Sometimes you just need to do it yourself to know that something that is seemingly impossible actually works. This was my impression when I received some images that Ustadzah Risa and Ustadzah Lu’il posted in a whatsapp group of parents. Risa and Lu’il (to use their nicknames only), are Adzra’s teachers at 2 C at SDIT At-Taqwa, Babadan Mukti, Surabaya.

When I talked to Ustadzah Khoyr, the school principal, whether the school would be interested in listening to me talk about best practices in literacy program at Australian schools, she welcomed me warmly. Ust. Khoyr is not a new person to me. She was Ganta’s teacher 15 years ago, when Ganta was still in Kindergarten at TK Al-Hikmah Kebraon, Surabaya.

I positioned myself as a parent, who happens to know a bit about theories and practices related to literacy. Having done a research on community literacy and been a volunteer at Moreland Primary School, I tried to find any way possible to contribute to my kid’s new school. To give hope to the Indonesian education, if you want to call it that way. This may sound cliche, but I have confidence that I know what works and what may not work.

Sustained Silent Reading (SSR) has so far been by favourite. I know it works because it’s been done successfully for many many years in developed countries. Just go google to make yourself convinced. More importantly, I believe it’s doable because I’ve done it with Ganta and Adzra. I can see throughout the years (believe me, it takes a whole lot of patience and perseverance!) what changes and progress have happened to them (and me, too!). Not to mention that my husband is now (and has always been) a big supporter of literacy time.

When I shared about SSR with the school teachers last Saturday, I was surprised by the enthusiasm and success stories that some teachers shared. It turned out that At-Taqwa had had a similar program before. The so-called Moco Sareng Sareng (MSS; I like the term!) sounds parallel to SSR, although a close observation of how it was conducted was not really made. Even so, the teacher said that it left a long-lasting effect to the students at the time MSS was carried out.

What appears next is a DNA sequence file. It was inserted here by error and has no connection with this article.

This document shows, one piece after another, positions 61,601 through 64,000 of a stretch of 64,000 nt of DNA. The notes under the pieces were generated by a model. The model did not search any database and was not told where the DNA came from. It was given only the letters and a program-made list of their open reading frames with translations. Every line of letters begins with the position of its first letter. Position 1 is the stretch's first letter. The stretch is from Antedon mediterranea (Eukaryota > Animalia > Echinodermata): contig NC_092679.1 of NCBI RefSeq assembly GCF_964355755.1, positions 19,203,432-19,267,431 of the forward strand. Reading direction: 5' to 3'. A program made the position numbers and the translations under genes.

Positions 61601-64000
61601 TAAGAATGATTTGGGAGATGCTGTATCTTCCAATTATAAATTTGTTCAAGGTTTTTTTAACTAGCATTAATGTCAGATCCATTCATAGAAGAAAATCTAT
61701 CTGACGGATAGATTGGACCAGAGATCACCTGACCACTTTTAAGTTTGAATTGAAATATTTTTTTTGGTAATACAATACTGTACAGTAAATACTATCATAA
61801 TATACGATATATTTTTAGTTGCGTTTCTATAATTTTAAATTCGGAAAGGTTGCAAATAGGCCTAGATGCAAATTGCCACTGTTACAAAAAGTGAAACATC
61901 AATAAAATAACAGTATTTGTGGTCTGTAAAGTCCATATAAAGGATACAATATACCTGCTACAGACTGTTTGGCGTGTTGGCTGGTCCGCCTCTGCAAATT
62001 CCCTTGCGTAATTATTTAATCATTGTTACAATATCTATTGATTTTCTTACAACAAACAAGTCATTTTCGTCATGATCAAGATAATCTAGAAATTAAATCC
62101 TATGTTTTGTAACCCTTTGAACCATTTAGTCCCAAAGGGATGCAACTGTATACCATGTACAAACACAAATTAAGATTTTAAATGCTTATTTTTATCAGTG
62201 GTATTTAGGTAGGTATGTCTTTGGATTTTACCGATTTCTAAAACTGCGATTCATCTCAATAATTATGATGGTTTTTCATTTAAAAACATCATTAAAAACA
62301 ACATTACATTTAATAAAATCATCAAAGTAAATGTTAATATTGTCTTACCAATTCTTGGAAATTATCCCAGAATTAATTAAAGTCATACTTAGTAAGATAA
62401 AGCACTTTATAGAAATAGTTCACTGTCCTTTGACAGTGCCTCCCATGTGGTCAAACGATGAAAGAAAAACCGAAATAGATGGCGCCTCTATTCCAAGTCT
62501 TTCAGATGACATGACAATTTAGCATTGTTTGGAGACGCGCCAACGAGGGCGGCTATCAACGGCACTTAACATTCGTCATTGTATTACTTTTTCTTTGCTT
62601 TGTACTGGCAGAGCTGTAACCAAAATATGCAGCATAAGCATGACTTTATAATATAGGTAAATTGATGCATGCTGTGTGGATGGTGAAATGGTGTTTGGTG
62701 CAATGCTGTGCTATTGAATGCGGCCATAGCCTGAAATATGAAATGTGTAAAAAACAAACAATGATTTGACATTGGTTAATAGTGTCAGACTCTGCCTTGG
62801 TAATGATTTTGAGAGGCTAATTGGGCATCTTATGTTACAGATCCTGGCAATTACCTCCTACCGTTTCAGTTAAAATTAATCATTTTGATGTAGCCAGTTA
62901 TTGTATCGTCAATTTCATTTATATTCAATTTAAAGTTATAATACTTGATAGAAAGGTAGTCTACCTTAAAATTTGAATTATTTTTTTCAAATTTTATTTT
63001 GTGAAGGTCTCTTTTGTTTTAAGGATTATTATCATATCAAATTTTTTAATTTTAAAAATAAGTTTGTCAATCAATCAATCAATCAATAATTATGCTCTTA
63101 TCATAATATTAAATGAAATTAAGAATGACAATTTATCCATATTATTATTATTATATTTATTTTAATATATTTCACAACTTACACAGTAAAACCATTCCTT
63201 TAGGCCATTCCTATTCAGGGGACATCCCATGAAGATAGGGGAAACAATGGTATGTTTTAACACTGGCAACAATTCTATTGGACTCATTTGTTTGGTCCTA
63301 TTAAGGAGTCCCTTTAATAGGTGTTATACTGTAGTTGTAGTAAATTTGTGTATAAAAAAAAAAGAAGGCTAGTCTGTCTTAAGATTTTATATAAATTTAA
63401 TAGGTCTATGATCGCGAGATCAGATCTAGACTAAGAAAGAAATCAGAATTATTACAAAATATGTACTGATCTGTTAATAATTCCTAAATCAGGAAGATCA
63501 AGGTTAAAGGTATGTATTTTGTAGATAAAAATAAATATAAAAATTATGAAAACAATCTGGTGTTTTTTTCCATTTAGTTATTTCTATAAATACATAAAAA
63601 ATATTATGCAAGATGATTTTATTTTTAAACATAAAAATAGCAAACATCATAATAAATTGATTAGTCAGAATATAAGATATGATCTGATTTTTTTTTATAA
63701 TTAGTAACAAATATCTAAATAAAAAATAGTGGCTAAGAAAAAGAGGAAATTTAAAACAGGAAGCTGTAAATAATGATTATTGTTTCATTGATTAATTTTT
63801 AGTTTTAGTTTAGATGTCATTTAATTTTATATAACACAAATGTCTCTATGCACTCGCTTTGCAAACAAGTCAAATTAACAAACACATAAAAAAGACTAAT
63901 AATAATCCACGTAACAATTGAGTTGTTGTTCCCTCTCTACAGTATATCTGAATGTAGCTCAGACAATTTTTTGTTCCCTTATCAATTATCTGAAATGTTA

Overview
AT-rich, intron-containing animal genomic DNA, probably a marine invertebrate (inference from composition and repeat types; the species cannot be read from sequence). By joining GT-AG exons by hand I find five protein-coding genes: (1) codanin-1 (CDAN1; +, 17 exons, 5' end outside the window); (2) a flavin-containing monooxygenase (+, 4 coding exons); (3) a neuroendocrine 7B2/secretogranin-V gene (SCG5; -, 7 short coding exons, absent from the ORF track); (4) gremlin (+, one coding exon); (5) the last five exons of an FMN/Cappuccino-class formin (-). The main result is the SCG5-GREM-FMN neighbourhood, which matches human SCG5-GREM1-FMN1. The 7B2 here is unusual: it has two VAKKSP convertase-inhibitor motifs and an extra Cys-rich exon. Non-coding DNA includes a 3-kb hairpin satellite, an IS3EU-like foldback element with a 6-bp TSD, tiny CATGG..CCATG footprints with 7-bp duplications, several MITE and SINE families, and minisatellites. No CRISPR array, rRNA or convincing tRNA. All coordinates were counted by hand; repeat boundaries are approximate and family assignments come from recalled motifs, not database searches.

There were also some other shared classroom experiences, such as Drop Everything and Read (DEAR) and Read-Write. Some teachers also raised concerns like whether students will benefit from the textbooks based on Kurikulum 2013 and how to connect home and school environment. I have written some posts on these issues in this blog. For example, Literacraft can be an answer to challenges in the implementation of Kurikulum 2013.

I can sense that the academic environment at At-Taqwa has great potential for literacy programs to develop. Its library, young and energetic teachers and staff, sufficient infrastructure, and for sure a good leadership. All are characteristics of a literacy-oriented school. And class 2C did not want to wait too long to start its reading program. The two teachers decided to use some amount of time remaining after the Qur’anic reading time to do free voluntary reading. From Adzra, I knew that the kids were taken to library at recess time to pick any books they liked. They were then given time to read the book of their choice after the Qur’anic reading time. What a smart move!

It was even a great thing to hear when the teacher said that some students could finish 2 books at one sitting. Subhanallah! I can already sense amazing things happening in this class (and the whole school, not for long!)

Reading record
Reading record
Good readers are as busy as bees

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Looking at the above pictures and seeing our children lost in their books, there’s no reason for us parents not to believe that kids are avid readers in the making. The key is with us. We can’t stop at just providing books and giving them space. We need to do what we are supposed to do, to become role models, to make ourselves good readers too.

Thank you Ustadzah Risa and Ustadzah Lu’il, for making it happen!

Photos courtesy of 2 C teachers.